Twin walled polycarbonate is the most used double skinned material for greenhouses.  But it is inflexible, which can be a problem in windy conditions.  My former father in law makes greenhouses from a curved aluminium frame, and plastic film, which are extremely resistant to wind.

Moisture and then algae can develop in the cavity in any double skinned system.

As well as the water barrels suggested above using a concrete path down the middle of the greenhouse provides more thermal mass to absorb heat, as well as a clean surface for walking on.

In summer an easy way to shade the greenhouse is with a section of shade cloth that fits over the outside.  Using eyelets on the shade cloth and boat canopy fittings on the frame makes fitting and removing easy.

Provide irrigation at ground level, to avoid wetting foliage, will reduce fungus/blight problems, especially on tomatoes.

Remember to dsign in some sort of overhead rail you can tie tomatoes/beans/cucumbers etc up onto.

Hope this helps.






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  Reply # 629169 22-May-2012 20:52 Send private message

Thanks Mike, it's still in the planning stages. I just ordered a book on greenhouse design so I'm waiting until that arrives before I finalise anything.

The double skinned system seems like it'll be fine, it'll be sealed at each end to stop moisture or dirt getting in, and if it does I may be able to clean it out. Interestingly enough one reason I'm doing the greenhouse is because it can get windy, and frosty, so it will give the plants a better chance to grow.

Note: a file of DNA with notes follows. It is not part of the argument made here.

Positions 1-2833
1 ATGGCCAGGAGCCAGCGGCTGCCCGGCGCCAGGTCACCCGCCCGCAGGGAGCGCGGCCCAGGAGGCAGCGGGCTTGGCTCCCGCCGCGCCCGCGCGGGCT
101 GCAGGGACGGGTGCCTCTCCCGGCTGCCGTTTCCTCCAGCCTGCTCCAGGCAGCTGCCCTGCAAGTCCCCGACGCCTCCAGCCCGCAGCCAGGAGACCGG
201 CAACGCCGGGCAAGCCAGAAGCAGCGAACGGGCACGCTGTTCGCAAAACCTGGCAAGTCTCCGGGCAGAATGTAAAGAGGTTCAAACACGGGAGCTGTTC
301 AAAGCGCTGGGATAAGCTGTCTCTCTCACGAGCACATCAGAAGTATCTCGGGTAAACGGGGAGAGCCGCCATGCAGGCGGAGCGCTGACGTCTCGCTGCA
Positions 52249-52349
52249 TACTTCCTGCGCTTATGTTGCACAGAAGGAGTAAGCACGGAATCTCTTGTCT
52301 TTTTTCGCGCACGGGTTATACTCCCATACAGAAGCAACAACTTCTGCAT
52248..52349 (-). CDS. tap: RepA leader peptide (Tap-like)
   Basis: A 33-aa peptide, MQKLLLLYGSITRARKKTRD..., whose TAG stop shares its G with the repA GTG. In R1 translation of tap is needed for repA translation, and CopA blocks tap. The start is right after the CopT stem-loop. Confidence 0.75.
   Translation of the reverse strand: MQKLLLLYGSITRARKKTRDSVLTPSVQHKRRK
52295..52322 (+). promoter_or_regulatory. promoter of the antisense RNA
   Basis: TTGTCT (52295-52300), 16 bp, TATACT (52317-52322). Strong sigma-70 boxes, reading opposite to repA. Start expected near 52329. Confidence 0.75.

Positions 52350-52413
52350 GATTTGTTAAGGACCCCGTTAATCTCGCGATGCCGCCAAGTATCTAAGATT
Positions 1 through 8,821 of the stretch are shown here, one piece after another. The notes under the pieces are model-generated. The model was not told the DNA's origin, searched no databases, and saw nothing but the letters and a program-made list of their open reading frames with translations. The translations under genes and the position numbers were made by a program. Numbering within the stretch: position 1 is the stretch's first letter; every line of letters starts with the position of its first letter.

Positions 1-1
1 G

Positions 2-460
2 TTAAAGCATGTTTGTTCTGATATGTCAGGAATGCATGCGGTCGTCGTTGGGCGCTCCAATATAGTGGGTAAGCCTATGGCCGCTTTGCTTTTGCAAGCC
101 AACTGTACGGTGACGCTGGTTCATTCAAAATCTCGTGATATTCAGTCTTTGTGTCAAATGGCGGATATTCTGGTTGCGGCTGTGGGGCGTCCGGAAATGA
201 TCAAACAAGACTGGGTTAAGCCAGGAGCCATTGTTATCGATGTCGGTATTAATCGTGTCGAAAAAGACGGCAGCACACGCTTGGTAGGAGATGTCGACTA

I'll do shelves along a lot of it, but I'll make sure there's space for tomatoes to grow, with rails. The "glass" will probably be over a wooden frame, glass outside, so there should be plenty of spaces to add climby things.

I'm thinking about a complete concrete floor which I will insulate underneath, and growing in big long tubs. That means the thermal mass of the concrete over the whole area will help keep it warm at night, cool it a little during the day, and make it easier to clean. I also like the idea of growing in a growing medium, not in dirt in the ground. It'll probably be better insulated than my house! Shade design will definitely be considered, maybe even something semi permanent that pulls out.

All ideas welcome :)